Local govts struggle with less cash
Updated: 2012-08-03 13:21
By Wei Tian (China Daily)
Local authorities are struggling to balance a shrinking fiscal income with an increasing demand for government-led investment to maintain economic growth.
According to half-year data from local statistics bureaus, most local governments saw their incomes rise by more than 10 percent. The exceptions to that were Beijing, Shanghai and Zhejiang and Guangdong provinces, which reported single-digit growth.
Nationally, the fiscal revenues of local governments amounted to 3.2 trillion yuan ($500 billion) in the first six months, up 14.4 percent from the previous year, according to the Ministry of Finance. The growth was much lower than the 36 percent for the same period last year.
The rate was nearly twice as much as the growth of the world's second-largest economy, which expanded 7.8 percent in the first half this year, but it may not be fast enough to meet the demand from the growing investment fever emerging among local authorities.
Of the 29 provincial-level regions that had published their first-half figures by Thursday, nearly half saw their GDP growth down more than 2 percentage points from the previous year.
Facing an economic slowdown, more local authorities are seeking investments. Changsha has released an 800 billion yuan investment plan for the next five years, while Wuhan vowed to invest 420 billion yuan in inter-province transportation projects.
Guizhou province topped them all with a program to develop its tourism industry - a 3 trillion yuan investment.
The aggregate spending of local governments increased 24 percent to hit 4.5 trillion yuan in the first half. In comparison, the central government's expenditure rose by only 9 percent, according to the Finance Ministry.
"We can't see where the money (for these projects) will come from," said Ye Tan, a financial commentator.
As the financial requirements for the plans never met with the governments' actual income, local authorities had to find other ways, such as equity funds, to raise money for their investment plans, Ye told China National Radio. More means are needed to facilitate such large projects, such as introducing private capital and raising money using bonds.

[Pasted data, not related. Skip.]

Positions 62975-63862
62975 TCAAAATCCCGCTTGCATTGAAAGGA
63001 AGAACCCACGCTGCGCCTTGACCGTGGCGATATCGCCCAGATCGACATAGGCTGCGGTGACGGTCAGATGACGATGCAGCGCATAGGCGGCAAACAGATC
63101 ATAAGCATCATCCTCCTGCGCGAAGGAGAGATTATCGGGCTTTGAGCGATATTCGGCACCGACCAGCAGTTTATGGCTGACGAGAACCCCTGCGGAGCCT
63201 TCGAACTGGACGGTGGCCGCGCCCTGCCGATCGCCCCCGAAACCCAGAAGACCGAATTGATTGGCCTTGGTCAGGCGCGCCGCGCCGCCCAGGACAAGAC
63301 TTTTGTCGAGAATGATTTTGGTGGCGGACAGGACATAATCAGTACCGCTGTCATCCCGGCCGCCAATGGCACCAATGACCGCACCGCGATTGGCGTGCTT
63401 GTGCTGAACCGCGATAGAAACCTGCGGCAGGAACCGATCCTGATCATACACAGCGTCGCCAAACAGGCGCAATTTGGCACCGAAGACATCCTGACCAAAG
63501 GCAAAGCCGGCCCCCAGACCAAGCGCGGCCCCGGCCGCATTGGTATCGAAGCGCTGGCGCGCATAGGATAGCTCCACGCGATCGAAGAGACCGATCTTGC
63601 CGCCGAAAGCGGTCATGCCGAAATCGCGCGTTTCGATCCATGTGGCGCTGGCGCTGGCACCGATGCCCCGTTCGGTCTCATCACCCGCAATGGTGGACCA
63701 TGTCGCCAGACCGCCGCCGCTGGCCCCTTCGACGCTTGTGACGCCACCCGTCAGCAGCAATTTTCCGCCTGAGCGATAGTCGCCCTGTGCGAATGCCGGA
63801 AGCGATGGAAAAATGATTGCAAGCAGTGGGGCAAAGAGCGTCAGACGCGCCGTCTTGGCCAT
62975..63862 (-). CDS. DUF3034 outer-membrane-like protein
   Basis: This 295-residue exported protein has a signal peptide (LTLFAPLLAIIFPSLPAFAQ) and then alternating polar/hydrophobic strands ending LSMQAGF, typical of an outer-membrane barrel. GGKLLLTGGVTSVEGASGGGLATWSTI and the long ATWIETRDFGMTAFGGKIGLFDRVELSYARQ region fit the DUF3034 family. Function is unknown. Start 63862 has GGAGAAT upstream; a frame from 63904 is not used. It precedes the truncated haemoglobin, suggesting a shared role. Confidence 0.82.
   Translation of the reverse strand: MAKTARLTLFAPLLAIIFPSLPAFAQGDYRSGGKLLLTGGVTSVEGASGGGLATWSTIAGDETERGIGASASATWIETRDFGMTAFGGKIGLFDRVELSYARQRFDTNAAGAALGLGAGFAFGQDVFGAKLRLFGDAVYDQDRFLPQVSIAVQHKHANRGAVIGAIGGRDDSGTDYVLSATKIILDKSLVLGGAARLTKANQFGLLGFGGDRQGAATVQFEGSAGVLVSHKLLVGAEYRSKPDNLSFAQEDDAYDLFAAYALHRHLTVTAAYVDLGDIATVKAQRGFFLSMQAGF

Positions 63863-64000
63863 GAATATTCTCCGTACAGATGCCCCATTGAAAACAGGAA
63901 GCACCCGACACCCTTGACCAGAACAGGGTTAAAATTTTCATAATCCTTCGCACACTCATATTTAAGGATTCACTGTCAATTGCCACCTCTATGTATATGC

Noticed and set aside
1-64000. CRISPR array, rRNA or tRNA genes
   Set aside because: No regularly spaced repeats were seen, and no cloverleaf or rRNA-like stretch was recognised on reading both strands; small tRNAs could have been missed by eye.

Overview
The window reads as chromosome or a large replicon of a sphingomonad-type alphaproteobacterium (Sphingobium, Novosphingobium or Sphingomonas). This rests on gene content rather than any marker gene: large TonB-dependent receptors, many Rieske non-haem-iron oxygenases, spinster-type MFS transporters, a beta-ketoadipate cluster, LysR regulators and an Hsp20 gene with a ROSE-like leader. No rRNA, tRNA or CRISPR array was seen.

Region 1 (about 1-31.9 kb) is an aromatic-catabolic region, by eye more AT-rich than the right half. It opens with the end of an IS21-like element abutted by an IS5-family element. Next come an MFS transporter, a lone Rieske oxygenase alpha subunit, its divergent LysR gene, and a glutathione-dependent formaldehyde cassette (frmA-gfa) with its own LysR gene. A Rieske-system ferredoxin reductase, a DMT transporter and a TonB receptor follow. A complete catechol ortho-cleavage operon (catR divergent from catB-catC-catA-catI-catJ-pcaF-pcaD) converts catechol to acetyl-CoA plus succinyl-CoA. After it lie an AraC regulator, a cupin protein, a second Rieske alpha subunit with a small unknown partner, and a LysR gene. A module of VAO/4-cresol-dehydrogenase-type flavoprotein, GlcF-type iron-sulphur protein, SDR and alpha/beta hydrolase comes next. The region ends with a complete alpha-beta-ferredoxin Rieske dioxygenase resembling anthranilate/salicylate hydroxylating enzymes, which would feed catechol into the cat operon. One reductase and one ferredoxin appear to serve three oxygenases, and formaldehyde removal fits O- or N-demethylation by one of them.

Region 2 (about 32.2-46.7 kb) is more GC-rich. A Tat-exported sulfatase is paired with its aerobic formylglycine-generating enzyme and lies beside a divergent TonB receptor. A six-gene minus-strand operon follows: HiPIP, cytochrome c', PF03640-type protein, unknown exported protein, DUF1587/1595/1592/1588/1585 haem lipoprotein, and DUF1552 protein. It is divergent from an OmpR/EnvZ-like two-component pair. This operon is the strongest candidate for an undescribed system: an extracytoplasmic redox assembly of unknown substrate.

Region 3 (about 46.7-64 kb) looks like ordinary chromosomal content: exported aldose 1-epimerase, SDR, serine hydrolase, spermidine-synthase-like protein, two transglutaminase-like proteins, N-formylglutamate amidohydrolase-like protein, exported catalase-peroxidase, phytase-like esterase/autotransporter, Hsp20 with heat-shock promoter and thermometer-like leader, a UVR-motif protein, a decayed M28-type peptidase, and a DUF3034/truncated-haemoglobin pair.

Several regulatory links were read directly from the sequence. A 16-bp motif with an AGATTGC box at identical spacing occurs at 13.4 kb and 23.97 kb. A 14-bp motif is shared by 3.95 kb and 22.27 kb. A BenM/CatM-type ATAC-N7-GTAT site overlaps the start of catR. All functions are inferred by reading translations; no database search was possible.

But "considering the possible rise in debt, the best solution is still to put a brake on such investment fever", she said.
Xiang Songzuo, chief economist with the Agricultural Bank of China, disagreed, saying the concern over investment is exaggerated.
"In the long term, it still depends on investment to drive China's growth, especially in the central and western regions," he said.
Some analysts expressed concern about an even higher tax burden for companies, especially smaller ones, amid declining fiscal revenue.
The growth in tax revenue, which was the main source of the fiscal revenue, was less than 10 percent in the first six months of this year, down from nearly 30 percent in the same period last year.
"The taxation authorities will not impose very strict levies on taxes, which are relatively hard to collect when the economy is good and tax sources are abundant," said Zhang Bin, a researcher of taxation with Chinese Academy of Social Sciences.
"But they may tighten the collection rules when tax revenue sees a decline during economic hardships, which means companies may face an even larger tax burden when the economy is bad," Zhang said.